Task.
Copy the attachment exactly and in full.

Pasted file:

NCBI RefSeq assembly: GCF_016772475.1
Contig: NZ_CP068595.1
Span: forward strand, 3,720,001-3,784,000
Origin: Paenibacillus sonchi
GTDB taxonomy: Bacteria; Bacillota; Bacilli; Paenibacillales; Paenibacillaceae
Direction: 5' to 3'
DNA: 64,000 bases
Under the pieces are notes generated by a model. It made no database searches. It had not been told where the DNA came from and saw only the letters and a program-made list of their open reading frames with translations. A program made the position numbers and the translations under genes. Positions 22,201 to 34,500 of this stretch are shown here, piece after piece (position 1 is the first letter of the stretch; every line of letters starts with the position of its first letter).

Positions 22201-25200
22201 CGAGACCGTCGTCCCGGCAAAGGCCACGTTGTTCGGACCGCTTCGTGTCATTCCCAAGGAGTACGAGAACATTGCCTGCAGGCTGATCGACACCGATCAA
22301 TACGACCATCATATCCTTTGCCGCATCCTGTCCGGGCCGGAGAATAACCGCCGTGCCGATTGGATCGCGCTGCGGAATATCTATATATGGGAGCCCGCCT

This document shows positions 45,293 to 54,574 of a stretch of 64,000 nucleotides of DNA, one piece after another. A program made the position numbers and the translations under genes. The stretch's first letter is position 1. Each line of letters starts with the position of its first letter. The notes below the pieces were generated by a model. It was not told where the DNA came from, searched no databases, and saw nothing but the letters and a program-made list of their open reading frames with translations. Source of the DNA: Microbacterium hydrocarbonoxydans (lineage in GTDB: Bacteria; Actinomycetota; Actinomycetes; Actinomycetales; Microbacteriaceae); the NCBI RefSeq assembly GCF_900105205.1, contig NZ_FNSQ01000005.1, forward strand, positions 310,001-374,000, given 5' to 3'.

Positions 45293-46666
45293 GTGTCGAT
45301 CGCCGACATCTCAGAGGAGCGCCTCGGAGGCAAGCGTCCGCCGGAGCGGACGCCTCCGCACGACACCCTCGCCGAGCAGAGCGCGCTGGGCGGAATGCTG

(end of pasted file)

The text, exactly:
NCBI RefSeq assembly: GCF_016772475.1
Contig: NZ_CP068595.1
Span: forward strand, 3,720,001-3,784,000
Origin: Paenibacillus sonchi
GTDB taxonomy: Bacteria; Bacillota; Bacilli; Paenibacillales; Paenibacillaceae
Direction: 5' to 3'
DNA: 64,000 bases
Under the pieces are notes generated by a model. It made no database searches. It had not been told where the DNA came from and saw only the letters and a program-made list of their open reading frames with translations. A program made the position numbers and the translations under genes. Positions 22,201 to 34,500 of this stretch are shown here, piece after piece (position 1 is the first letter of the stretch; every line of letters starts with the position of its first letter).

Positions 22201-25200
22201 CGAGACCGTCGTCCCGGCAAAGGCCACGTTGTTCGGACCGCTTCGTGTCATTCCCAAGGAGTACGAGAACATTGCCTGCAGGCTGATCGACACCGATCAA
22301 TACGACCATCATATCCTTTGCCGCATCCTGTCCGGGCCGGAGAATAACCGCCGTGCCGATTGGATCGCGCTGCGGAATATCTATATATGGGAGCCCGCCT

This document shows positions 45,293 to 54,574 of a stretch of 64,000 nucleotides of DNA, one piece after another. A program made the position numbers and the translations under genes. The stretch's first letter is position 1. Each line of letters starts with the position of its first letter. The notes below the pieces were generated by a model. It was not told where the DNA came from, searched no databases, and saw nothing but the letters and a program-made list of their open reading frames with translations. Source of the DNA: Microbacterium hydrocarbonoxydans (lineage in GTDB: Bacteria; Actinomycetota; Actinomycetes; Actinomycetales; Microbacteriaceae); the NCBI RefSeq assembly GCF_900105205.1, contig NZ_FNSQ01000005.1, forward strand, positions 310,001-374,000, given 5' to 3'.

Positions 45293-46666
45293 GTGTCGAT
45301 CGCCGACATCTCAGAGGAGCGCCTCGGAGGCAAGCGTCCGCCGGAGCGGACGCCTCCGCACGACACCCTCGCCGAGCAGAGCGCGCTGGGCGGAATGCTG